After half an hour, it should be ready to crack. Sift confectioner’s sugar over the top, and grab the hammer ‘cause it’s Hammer Time. Woo hoo!

Gently but firmly whack the bejeebers out of it until the pieces are the size you desire.

The pieces will be sharp, which is why I prefer the name Stained Glass Candy. Glass is right in there so you know it may be sharp.

Gently toss the pieces to coat them with the sugar.

Package as you like.

Yeeeaaaah, I’m not touching the coffee ones. Go ahead. You enjoy. I’ll stick with Strawberry.

Let’s clean up the mess and move on to the next project: Fudge!

‘Tis the season for ghosts and goblins!

26 Oct

It’s also the season for busy chicks with colds and assorted nastiness dwelling withing our sinuses!  Plus I seem to spend most of my ‘free’ time keeping my son, Crazy, away from all of the Halloween anamatronics we have out.  So forgive the usual tutorial, as I, the Frosting chick, have decided to share with you some cakes of the season that folks have shared with me.  A lot of these look like they were made by home bakers, so don’t expect clean lines and fancy piping, it’s Halloween for ghoulish sakes!  I’ve also thrown in one of my own, see if you can guess which one! And if you happen to know who made any of these scary creations, drop us a line so we can give them props!

First up, grab a plate and a spoon and dig in!


*channeling my best Eddie Murphy* “Dead bird, gonna put it on YOU!!!!!!”


Did grandpa lose something?


Rocky Horror or just horror?


I think I might have dated this guy in high school


Jason seemed a lot scarier in the first flick…


Innards anyone?  There’s plenty….



What’s up, smokers?


They only come out at night!  Now if they can just make it out of the box.





Nothing wrong with a little holiday head


Honey, time to change the litter box


I’m not sure what the hair is made of, but I AM sure I’d never, ever take a bite

really gross

Let’s give ’em all a hand, shall we?


Chocolate Shells

10 Jun

Isn’t this a lovely cake? I know how to cover cakes in fondant so all that’s left is to see if I can make shells like this. While these shells are fondant, I’m going to make mine from chocolate because I love chocolate and I always have a tough time getting fondant out of molds. I have a few leads on how to do that, but in the meantime: chocolate shells. 

Tools and Ingredients

Tools and Ingredients

The ingredients and tools are fairly simple for this project: a shell mold, some candy melts, and a way to melt the candy. I’m using an electric chocolate melting pot my daughter gave me because somehow she ended up with two. Yay for me! I love free stuff! LOL Not pictured just yet, but you will also need luster/pearl dust, a small bowl, and a food safe fluffy brush.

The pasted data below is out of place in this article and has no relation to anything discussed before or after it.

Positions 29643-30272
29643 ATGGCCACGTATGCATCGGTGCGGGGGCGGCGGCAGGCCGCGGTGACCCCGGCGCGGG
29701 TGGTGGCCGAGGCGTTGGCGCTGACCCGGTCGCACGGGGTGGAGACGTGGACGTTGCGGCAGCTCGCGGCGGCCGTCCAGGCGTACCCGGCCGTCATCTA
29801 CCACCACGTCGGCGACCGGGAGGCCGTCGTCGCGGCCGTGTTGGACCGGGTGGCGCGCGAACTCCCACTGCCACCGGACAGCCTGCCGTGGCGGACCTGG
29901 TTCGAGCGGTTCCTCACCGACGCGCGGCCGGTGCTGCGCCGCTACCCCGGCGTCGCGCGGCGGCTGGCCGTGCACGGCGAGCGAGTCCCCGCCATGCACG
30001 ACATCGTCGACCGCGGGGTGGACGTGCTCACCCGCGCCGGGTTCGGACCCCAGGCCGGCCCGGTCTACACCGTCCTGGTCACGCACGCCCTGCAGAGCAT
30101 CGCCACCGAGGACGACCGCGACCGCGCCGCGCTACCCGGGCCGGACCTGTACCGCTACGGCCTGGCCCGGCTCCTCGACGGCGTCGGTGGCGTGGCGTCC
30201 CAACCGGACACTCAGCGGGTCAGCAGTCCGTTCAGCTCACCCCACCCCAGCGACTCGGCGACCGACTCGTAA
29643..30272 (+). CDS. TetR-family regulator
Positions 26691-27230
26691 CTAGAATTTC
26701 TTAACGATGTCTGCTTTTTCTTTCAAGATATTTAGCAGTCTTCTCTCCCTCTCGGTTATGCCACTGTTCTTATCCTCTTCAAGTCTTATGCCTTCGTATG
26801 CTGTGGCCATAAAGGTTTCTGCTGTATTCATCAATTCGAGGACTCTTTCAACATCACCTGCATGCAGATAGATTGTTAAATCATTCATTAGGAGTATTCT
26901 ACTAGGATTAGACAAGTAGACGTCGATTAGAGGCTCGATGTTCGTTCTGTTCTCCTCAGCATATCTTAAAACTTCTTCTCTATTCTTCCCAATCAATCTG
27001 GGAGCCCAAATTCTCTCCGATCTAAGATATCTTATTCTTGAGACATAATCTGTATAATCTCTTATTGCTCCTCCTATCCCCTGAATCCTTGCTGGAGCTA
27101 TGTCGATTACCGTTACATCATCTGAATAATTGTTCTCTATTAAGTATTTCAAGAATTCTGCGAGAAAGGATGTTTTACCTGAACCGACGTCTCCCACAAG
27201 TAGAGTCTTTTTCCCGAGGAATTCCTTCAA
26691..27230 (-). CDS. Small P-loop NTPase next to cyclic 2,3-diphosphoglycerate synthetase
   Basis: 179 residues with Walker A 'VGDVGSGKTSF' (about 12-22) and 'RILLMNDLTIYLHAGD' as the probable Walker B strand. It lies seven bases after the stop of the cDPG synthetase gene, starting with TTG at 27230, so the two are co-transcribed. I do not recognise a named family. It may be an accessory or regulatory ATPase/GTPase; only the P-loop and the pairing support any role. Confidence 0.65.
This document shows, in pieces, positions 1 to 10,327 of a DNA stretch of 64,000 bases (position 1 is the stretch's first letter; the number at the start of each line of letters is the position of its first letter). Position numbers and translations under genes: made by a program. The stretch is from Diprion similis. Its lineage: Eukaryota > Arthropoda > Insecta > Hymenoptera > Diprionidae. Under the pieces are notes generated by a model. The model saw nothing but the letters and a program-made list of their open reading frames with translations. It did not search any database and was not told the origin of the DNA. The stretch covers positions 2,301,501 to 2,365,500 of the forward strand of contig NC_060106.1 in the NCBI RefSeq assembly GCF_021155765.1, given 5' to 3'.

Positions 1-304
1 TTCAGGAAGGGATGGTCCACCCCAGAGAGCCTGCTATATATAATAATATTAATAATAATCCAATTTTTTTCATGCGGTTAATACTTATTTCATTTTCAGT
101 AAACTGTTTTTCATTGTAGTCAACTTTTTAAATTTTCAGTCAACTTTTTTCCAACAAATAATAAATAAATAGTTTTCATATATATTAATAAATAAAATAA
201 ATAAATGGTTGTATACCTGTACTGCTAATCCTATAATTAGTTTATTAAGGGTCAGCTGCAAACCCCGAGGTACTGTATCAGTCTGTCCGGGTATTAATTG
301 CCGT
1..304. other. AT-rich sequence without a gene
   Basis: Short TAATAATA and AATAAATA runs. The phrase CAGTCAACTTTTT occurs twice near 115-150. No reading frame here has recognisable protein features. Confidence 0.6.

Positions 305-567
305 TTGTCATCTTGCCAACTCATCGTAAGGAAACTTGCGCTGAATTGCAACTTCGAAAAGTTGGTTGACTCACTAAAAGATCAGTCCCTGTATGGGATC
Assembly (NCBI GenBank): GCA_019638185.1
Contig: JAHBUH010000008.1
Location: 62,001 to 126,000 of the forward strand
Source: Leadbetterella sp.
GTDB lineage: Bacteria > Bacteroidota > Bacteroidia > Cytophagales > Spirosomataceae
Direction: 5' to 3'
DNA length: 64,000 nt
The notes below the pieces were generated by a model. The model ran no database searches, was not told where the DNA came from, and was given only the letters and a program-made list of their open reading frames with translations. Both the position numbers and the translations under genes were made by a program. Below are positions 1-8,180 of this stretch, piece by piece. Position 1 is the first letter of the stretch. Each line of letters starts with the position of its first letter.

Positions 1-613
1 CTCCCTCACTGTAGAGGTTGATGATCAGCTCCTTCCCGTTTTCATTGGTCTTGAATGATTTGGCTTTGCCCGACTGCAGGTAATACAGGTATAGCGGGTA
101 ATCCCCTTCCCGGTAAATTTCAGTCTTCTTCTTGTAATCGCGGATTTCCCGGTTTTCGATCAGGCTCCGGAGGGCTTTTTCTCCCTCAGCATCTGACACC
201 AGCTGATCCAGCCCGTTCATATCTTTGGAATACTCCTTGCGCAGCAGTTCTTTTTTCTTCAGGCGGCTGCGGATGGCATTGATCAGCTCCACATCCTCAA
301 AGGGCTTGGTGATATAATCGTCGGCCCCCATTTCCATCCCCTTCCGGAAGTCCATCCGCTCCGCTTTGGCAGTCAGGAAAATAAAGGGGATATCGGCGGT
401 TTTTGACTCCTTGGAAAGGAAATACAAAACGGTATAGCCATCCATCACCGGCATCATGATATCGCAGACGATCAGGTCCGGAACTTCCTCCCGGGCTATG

After gathering your ingredients, proceed with melting the chocolate. You can use a little melting pot, the microwave, or a double boiler. Remember to heat in small increments in the microwave, stir, and heat more until melted. If you leave it in too long, the chocolate will burn, and your house will stink for hours. The smell will be so bad it almost, just almost, turn me off chocolate for awhile. If you use a double boiler, remember to not put too much water in the second pan and keep the water at a low boil. Water and chocolate do not mix. Even droplets of steam in the chocolate will cause it to “seize” and it will become unusable. If this happens, you can try stirring in a little bit of vegetable oil to get it back to consistency. It doesn’t always work, but it’s worth a try before pitching it in the trash. So sad- chocolate in the trash. There outta be a law, I tell you. There outta be a law.

shells in molds compressed

Once your chocolate is melted, stir it so it’s smooth with no lumps at all. Then you simply pour the chocolate into the molds. After your molds are filled, lightly tap the molds on the counter top to release any bubbles. Bubbles are for champagne- not chocolate. I usually put my molds in the fridge at this point to make them harden faster and I personally think it helps the chocolate release from the mold.

unmold shells compressed

Once the chocolate is set (firm), turn the mold upside down and lightly tap the mold on the counter to release the chocolate from the mold. As you can see, a few of these need trimmed. Trimming needs to be done quickly yet gently. The longer you hold the chocolate in your hand, the softer it will get. Soft is bad. However, if they just need a tiny bit trimmed or smoothed, rubbing your hand along that area does a nice job without messing with a knife.

all shells unmolded compressed

Ta-da! Brown, pink, and white chocolate shells. Pretty, huh? But not pretty enough just yet. Coming up: the final step that will make these babies good enough to put on any beach cake- even a wedding one!